For the ninth time in a row in a process that started last September, Brazil’s Central Bank has lowered its Selic (Sistema Especial de Liquidação e de Custódia – Special System for Settlement and Custody), the overnight interbank rate.
The half percentage point reduction brings the benchmark rate to 14.75%, the lowest Brazil has seen in 10, 20 or 31 years depending on which source to believe among the differing reports in the Brazilian press.
Such low rate from a Brazilian perspective, however, would still be one of the highest if not the highest in the world. Among the 49 central banks tracked by the financial site Bloomberg the Brazilian one wins as having the costliest money.
Inspired by the American bank system Brazil created the Copom (Comitê de Política Monetária – Monetary Policy Committee), an organ of the Central Bank, in 1996.
The Committee became responsible for establishing the basic rate of interest (Selic) and keep inflation in check according to the wishes of the CMN (Conselho Monetário Nacional – National Monetary Council).
Copom has a nine-member board led Henrique Meirelles, who is the Central Bank’s president. All of the members voted in favor of lowering the interest and without bias, which means that there won’t be any change in the Selic until the Central Bank’s men get together again on August 29 and 30.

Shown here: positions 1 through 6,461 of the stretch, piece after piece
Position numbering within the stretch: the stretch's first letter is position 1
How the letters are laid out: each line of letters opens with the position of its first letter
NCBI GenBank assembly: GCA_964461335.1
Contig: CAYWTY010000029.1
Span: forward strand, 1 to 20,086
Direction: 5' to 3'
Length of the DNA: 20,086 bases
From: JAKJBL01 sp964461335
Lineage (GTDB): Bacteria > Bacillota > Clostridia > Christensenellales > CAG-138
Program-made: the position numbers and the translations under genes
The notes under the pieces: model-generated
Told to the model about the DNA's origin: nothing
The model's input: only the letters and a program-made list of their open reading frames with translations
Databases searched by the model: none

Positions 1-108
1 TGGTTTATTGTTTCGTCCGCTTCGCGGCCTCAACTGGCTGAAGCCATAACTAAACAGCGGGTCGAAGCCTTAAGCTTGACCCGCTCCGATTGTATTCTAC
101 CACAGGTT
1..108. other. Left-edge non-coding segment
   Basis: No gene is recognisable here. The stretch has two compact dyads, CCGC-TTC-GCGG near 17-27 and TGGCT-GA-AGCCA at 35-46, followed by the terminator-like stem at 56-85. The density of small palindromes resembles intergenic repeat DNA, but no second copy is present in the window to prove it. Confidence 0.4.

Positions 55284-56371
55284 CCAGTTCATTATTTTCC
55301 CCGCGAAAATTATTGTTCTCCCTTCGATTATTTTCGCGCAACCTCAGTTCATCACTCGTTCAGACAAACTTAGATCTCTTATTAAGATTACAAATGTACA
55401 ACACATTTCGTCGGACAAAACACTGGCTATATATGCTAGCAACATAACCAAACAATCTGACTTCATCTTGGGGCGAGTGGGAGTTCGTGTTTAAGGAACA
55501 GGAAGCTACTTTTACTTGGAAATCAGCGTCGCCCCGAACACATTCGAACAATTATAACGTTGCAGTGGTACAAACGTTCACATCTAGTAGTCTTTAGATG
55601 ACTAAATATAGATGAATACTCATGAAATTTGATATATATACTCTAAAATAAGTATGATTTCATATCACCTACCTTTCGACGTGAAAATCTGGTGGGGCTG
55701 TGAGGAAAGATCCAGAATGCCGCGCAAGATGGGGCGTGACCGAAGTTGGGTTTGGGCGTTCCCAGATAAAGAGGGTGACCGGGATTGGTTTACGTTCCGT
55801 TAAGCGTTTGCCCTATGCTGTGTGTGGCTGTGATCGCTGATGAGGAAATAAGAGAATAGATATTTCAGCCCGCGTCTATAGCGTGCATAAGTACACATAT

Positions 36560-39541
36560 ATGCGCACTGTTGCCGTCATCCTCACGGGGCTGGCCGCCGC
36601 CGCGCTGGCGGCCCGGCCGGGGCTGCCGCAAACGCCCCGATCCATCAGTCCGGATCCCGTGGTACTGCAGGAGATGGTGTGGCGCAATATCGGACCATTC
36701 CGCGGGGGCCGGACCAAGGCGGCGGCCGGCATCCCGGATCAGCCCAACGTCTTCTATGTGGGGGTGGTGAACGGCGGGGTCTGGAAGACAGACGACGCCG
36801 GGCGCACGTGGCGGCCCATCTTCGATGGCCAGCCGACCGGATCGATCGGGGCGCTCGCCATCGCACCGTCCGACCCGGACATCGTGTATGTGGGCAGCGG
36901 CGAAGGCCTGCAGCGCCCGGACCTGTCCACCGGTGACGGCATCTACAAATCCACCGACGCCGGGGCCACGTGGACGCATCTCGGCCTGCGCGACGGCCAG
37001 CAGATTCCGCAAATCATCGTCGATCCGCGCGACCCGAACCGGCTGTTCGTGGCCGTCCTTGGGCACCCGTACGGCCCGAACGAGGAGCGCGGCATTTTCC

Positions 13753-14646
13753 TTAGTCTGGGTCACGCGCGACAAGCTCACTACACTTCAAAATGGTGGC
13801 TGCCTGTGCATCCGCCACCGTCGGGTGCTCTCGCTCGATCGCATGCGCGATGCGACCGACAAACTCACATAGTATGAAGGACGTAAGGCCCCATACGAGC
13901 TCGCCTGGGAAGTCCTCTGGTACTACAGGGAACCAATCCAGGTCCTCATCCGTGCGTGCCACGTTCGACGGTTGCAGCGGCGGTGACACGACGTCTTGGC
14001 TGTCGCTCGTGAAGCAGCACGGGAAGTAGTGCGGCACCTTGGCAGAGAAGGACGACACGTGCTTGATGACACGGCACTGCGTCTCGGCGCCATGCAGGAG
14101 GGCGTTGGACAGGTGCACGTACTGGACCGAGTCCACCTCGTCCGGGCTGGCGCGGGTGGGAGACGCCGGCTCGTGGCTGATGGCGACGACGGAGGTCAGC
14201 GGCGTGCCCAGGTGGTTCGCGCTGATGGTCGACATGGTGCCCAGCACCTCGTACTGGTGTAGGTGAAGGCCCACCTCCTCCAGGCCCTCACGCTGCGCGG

In the note released to the press, the Copom explained: "In continuing the flexibilization process of the monetary police started in the September 2005 meeting, the Copom decided by unanimity to reduce the Selic’s rate to 14.75% a year, without bias, and to follow the macroeconomic scenario until the next meeting in order to then define which steps to take in its monetary policy strategy."
Representatives of industry, commerce and workers all criticized the Central Bank’s cut as too timid and too tardy.
The Fiesp, São Paulo’s Industry Federation, issued a statement saying that Brazil’s low inflation would justify a deeper cut in interest than the one made by the Copom. "There is plenty for a bigger reduction of the Selic and only the Central Bank cannot see it," said the industry representatives noting that with an expected 3.8% inflation, the benchmark rate represents a 10.6% real interest rate.
For Força Sindical, an association of workers union, the reduction is not enough to stimulate the economy in order to create more jobs. "The job offer will increase only when there is a bigger growth of the economy. In order to grow you need plentiful and cheap credit," they assert in a note.